compression systems for refrigeration, a/c, heat pumps, chillers and similar systems. There are four levels of flammability classification. Materials such as R134A and R410A are non-flammable and fall into the first category. Mildly flammable material is classified as A2L and this includes such materials as R1243yf and R1234ze. R1234ze has a GWP of 7, is non-toxic but some special conditions apply. It is only flammable above 30°C.

Moderately flammable is classified as A2 and includes R152a. The A3 classification includes many of the natural refrigerants such as isobutane and propane. There are further classifications, B2L, which combine flammability and toxicity – ammonia is a very efficient, high performing refrigerant with a zero GWP falls into this category as it is mildly flammable and toxic. There are no B3

The search for altern refrigerants.

ative refrigerants is at

different stages across the globe. One of the most talked about refrigerants is R32, a mildly flammable material offering a replacement for R410A in new equipment. Its GWP rating is much lower than R410A with a GWP of 675

as opposed to 2088, and it is more energy efficient.

R32 is suitable for air conditioning and

heat pump applications but already it is being regarded as an interim material such is the pace of development. Last summer, Honeywell announced a non-flammable alternative, Solstice N41 or R466A. But even this is being regarded as a medium-term solution. Other refrigerants include the A2L-rated

R1234ze and A1-rated R448A (Solstice N40) which have low GWPs and were developed to replace the HFCs R134A (popular in small equipment such as foams, aerosols and refrigeration) and R404A (used in new installations) respectively. Due to their efficiencies, some of these refrigerantss require a larger footprint – so there needs to be some consideration given to the design of the system when replacing equipment, as larger chillers may be required.

But does a lower GWP refrigerant means increased flammability? Pavel Makhnatch of Stockholm’s Department of Energy Technology explains: “For many refrigerants, GWP and flammability levels are inversely related. Lowering the GWP intrinsically means that the substance is less stable and its reactivity

increases. The physical characteristics of the chemicals make this unavoidable.” As the industry invests in lower GWP refrigerants, more equipment will come onto the market that relies on the use of flammables. A2L refrigerants are the most likely replacements for A1 refrigerants which are currently used in the majority of commercial and residential applications. Flammables that are already in use include, ammonia (both flammable and toxic) and high-pressure CO2 systems. The former is used in industrial and commercial refrigeration, a/c chillers as well as leisure centres (ice rinks in particular) and sited primarily in machine rooms or outdoors.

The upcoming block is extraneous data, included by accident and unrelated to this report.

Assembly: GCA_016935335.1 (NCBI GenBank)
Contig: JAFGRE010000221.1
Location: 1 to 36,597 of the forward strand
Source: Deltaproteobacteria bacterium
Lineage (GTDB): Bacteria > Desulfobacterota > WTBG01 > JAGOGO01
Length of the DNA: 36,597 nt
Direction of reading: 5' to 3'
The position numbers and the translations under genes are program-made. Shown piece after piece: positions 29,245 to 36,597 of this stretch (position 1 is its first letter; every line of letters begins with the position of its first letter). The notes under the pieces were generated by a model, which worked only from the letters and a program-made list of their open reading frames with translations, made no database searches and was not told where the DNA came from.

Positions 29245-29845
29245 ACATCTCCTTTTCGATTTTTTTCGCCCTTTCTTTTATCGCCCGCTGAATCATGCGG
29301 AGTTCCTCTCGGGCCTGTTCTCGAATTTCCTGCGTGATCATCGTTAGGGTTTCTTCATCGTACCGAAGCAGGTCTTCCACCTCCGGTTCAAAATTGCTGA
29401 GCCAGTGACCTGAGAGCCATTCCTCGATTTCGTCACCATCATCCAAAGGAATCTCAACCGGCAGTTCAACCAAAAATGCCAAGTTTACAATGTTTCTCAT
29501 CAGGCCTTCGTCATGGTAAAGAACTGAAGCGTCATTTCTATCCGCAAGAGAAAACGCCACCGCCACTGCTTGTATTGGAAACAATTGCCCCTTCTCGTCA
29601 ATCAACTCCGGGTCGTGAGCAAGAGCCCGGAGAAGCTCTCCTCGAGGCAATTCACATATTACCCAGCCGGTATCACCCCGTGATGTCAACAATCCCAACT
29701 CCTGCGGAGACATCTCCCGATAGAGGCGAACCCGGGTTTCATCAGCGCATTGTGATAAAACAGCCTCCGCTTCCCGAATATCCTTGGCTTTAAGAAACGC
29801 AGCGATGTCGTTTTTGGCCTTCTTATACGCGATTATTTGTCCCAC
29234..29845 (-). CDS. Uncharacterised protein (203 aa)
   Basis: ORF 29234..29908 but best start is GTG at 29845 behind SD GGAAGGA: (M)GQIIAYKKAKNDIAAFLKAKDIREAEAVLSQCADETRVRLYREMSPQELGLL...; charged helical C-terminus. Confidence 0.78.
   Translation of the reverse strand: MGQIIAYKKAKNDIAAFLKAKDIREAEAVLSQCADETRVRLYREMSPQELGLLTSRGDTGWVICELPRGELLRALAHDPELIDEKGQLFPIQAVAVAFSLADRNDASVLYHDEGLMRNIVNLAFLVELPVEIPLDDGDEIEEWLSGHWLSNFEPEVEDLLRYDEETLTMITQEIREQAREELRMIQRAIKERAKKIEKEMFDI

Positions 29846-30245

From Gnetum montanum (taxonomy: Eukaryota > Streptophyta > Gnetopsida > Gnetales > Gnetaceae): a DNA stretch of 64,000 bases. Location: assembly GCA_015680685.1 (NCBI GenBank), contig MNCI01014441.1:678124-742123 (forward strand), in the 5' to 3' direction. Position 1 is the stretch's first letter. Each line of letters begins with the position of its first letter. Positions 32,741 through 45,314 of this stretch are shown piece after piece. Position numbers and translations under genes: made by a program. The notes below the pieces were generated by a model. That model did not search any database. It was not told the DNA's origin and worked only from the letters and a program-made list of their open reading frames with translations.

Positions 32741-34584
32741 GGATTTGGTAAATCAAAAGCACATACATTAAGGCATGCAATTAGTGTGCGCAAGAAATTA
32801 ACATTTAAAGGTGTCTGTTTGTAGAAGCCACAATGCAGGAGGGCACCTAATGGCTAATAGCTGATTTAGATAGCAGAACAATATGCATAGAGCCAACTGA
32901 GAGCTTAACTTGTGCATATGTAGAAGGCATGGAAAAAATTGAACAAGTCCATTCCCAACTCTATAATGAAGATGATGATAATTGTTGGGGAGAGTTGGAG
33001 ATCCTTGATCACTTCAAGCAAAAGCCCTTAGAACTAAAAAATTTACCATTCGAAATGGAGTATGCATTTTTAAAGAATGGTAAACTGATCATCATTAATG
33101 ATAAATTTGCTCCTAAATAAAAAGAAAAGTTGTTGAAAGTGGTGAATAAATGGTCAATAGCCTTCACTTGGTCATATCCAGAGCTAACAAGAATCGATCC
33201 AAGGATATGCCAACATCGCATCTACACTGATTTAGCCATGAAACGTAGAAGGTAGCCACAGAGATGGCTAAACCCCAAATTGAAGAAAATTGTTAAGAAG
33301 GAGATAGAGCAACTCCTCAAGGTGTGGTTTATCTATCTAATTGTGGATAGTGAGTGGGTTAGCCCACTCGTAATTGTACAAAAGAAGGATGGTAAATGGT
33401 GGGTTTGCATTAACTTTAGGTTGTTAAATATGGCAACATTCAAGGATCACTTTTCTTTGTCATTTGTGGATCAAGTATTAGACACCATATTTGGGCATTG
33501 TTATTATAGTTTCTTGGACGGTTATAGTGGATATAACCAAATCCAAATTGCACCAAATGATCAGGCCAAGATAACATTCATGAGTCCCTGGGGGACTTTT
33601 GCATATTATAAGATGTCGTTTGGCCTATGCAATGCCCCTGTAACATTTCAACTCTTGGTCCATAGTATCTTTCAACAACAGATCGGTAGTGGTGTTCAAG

CO2 has been embraced by the supermarket sector as well as commercial refrigeration systems and industrial applications.

All refrigerants can be safe if standards and the safety guidelines are followed.

Every type of refrigerant comes with its own set of challenges. To stay at the forefront of greener cooling, product and component manufacturers must continue to innovate as refrigerants are going to be an essential part of the HVAC landscape for quite some time.



Page 1  |  Page 2  |  Page 3  |  Page 4  |  Page 5  |  Page 6  |  Page 7  |  Page 8  |  Page 9  |  Page 10  |  Page 11  |  Page 12  |  Page 13  |  Page 14  |  Page 15  |  Page 16  |  Page 17  |  Page 18  |  Page 19  |  Page 20  |  Page 21  |  Page 22  |  Page 23  |  Page 24  |  Page 25  |  Page 26  |  Page 27  |  Page 28  |  Page 29  |  Page 30  |  Page 31  |  Page 32  |  Page 33  |  Page 34  |  Page 35  |  Page 36  |  Page 37  |  Page 38  |  Page 39  |  Page 40  |  Page 41  |  Page 42  |  Page 43  |  Page 44  |  Page 45  |  Page 46  |  Page 47  |  Page 48  |  Page 49  |  Page 50  |  Page 51  |  Page 52  |  Page 53  |  Page 54  |  Page 55  |  Page 56  |  Page 57  |  Page 58  |  Page 59  |  Page 60  |  Page 61  |  Page 62  |  Page 63  |  Page 64  |  Page 65  |  Page 66  |  Page 67  |  Page 68  |  Page 69  |  Page 70  |  Page 71  |  Page 72